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The notion of media mogul as restaurateur is kind of like celebrity-turned-designer — it’s not new and often not taken very seriously.
But Dan Abrams and Dave Zinczenko are throwing caution to the wind, despite an initial try. The duo had invested in The Lion, a once scene-y hot spot in 2010, but are no longer involved, although they still have some financial interest in the restaurant. With lofty hopes still intact to start their own restaurant, Abrams and Zinczenko looked for a third, like-minded, but more restaurant-savvy partner. They found her in Christine Cole, the general manager of BondSt, to run their boîte, which would serve farm-to-table food and carry a hefty and respectable wine list.
The trio scouted a location in TriBeCa and settled on a somewhat industrial-looking, 10,000-square-foot bi-level space on West Broadway between White and Franklin streets with high ceilings, charming fixtures and skylights. Picking a name was easy: White Street, perhaps the least obvious but most poetic of the options.
For the chef, they signed on Floyd Cardoz, known for New York restaurants Tabla and North End Grill, and recognized by most Americans from his win on Bravo’s “Top Chef Masters.” He created a new American menu that incorporates organic ingredients and nods to varied flavor profiles from Asian to Southern.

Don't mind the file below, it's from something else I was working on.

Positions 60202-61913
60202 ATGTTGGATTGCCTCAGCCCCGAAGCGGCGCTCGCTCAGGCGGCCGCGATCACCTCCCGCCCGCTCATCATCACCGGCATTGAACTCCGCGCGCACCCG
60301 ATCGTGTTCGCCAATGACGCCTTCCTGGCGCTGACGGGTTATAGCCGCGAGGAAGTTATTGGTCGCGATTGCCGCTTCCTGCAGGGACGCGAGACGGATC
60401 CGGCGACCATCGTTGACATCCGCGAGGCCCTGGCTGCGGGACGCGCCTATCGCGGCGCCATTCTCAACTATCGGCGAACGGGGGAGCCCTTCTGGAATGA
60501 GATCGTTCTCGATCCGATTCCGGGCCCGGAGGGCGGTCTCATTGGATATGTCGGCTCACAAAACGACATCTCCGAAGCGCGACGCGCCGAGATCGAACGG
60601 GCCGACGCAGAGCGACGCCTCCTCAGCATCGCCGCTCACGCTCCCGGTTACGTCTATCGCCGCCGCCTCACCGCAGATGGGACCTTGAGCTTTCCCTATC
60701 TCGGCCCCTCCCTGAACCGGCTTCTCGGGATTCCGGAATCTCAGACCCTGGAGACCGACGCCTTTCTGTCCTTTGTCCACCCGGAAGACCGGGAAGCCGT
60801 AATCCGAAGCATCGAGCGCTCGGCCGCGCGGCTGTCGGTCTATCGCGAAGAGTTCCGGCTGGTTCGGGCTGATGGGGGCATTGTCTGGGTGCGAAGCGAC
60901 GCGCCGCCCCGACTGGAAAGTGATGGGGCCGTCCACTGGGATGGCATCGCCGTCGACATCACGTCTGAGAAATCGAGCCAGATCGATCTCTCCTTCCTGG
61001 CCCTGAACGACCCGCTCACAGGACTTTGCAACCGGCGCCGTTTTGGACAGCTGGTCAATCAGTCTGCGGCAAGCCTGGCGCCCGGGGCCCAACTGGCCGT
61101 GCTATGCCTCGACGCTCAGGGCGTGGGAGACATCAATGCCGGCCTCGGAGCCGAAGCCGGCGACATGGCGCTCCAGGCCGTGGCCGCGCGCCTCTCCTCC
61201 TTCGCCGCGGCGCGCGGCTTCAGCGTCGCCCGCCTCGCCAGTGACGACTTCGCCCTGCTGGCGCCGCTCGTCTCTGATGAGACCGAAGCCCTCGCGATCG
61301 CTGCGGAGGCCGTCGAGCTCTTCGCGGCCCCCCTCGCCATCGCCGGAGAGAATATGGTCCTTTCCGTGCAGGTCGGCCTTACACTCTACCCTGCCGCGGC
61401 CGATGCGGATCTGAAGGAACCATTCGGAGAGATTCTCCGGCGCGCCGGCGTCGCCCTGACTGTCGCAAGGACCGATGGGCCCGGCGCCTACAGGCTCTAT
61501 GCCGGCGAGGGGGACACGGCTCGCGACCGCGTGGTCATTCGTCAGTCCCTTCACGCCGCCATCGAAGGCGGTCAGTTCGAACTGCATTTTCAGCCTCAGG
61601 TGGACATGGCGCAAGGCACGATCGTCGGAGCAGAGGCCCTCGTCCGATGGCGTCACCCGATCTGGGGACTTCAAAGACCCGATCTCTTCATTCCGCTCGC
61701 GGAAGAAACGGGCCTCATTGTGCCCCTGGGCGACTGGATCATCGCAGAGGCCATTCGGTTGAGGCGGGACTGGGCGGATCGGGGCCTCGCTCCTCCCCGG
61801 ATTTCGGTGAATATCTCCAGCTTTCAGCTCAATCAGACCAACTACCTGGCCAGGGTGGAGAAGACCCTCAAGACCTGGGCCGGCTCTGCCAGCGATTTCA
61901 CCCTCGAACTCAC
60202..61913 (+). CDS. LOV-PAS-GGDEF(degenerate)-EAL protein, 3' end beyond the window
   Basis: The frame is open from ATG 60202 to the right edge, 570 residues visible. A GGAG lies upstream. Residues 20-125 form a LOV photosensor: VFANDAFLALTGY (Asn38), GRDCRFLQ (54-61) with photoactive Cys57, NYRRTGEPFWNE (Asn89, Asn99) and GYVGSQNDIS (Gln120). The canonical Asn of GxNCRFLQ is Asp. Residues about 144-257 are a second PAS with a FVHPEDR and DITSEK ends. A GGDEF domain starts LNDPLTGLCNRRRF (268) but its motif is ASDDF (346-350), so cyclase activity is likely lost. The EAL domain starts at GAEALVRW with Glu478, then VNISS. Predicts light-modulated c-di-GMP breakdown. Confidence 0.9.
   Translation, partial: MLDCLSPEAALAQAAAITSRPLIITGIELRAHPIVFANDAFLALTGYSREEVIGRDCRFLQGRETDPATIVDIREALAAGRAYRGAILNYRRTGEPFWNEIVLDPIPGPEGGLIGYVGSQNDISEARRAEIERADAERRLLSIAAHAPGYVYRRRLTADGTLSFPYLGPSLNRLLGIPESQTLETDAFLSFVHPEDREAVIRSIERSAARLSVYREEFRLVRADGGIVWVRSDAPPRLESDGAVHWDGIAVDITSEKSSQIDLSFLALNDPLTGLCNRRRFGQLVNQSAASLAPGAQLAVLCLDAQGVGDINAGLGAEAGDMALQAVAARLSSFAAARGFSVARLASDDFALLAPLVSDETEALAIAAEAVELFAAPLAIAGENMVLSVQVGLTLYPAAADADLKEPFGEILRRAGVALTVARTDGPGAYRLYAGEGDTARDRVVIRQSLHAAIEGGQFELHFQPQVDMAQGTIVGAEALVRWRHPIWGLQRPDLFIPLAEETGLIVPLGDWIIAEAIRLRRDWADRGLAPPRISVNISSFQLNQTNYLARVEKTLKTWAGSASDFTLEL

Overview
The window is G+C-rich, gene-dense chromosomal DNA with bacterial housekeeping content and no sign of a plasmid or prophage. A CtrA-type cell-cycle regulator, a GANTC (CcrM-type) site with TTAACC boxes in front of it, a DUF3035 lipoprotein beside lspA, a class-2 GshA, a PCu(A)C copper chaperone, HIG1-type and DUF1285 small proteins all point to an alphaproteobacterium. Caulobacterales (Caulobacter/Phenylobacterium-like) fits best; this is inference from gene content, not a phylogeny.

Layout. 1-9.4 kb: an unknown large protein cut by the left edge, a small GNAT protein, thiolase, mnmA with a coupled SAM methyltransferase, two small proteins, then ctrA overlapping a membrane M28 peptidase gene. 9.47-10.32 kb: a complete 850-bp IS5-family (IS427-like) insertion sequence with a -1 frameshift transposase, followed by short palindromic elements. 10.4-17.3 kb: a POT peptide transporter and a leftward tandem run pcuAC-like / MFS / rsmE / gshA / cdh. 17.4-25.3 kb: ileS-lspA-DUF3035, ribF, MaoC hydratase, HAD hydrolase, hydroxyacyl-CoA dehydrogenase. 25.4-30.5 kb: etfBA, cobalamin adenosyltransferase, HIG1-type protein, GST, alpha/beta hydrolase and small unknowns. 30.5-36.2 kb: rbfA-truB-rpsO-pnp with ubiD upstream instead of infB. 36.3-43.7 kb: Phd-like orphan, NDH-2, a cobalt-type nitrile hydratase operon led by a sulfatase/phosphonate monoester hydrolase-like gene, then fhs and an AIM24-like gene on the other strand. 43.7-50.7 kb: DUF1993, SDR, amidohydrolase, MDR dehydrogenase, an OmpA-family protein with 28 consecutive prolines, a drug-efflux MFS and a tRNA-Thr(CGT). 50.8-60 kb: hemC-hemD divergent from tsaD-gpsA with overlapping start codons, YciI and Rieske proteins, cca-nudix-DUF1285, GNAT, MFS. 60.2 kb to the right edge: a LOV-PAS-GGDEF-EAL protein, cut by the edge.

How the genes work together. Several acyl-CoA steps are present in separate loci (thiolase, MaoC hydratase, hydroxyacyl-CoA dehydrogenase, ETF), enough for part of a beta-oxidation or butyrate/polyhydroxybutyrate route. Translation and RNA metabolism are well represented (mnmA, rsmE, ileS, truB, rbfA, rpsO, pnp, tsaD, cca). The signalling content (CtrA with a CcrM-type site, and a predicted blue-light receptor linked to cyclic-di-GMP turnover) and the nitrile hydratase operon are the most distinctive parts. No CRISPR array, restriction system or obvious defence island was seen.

Abrams and Zinczenko are hoping this team will be a recipe for success, despite their busy schedules. Zinczenko, who is president and chief executive officer of Galvanized LLC, also serves as ABC News’ nutrition and wellness editor, and is a consultant for Bonnier Corp.’s books business, American Media Inc. and Random House. Abrams, who is coanchor of “Nightline,” and serves as ABC News’ chief legal affairs anchor, is also the owner of eight blogs, including Mediaite and Styleite.
With such full plates (pun intended) — and media-heavy ones at that — it’s not surprising that White Street could be seen as a pet project or a hobby, the likes of which other editors — the most prominent being Vanity Fair’s Graydon Carter — seem to dabble in.
But Abrams bristled at the comparison.
“Some media types get into restaurants and think that they’re the ones who really matter,” he said. “That sort of vanity isn’t fair to the real stars — the chefs.”
From a booth in White Street’s 5,000-square-foot dining room a few days before the official opening on Tuesday, Abrams and Zinczenko emphasized their devotion to the restaurant as Cole listened.
Their vision included a top-of-the-line wine list chosen by noted sommelier Natalie Tapken, as well as a cellar and an area in the restaurant dedicated to wines. At White Street, that area is at the front of the restaurant, and it takes the form of a large glass-encased walk-in storage room. For his part, Zinczenko really only had one demand — there would need to be a pizza oven for flatbreads.
Abrams winced at the price tag for that, but Zinczenko insisted and Cardoz agreed.
“Floyd makes an amazing clam flatbread,” Zinczenko said, laughing. “I just like pizza.”
The editor acknowledged that his health-focused media gig ignited a passion for food, which led to his desire to open a restaurant. And that’s where the more-experienced Cole comes in.
“A great restaurant is about the food and the atmosphere. But even if those two things are right, the place won’t flourish if the staff is not happy,” Cole said. “There are a lot of miserable managers and staff who are overworked.”
Sounds a bit like the media, no?
“Yes,” Zinczenko said with a smile. “The parallels are there.”
221 West Broadway, New York
Opening hours: Mon. through Thur. 5:30 p.m. to 11 p.m., Friday and Saturday 5:30 p.m. to midnight, Sunday 5:30 p.m. to 10 p.m.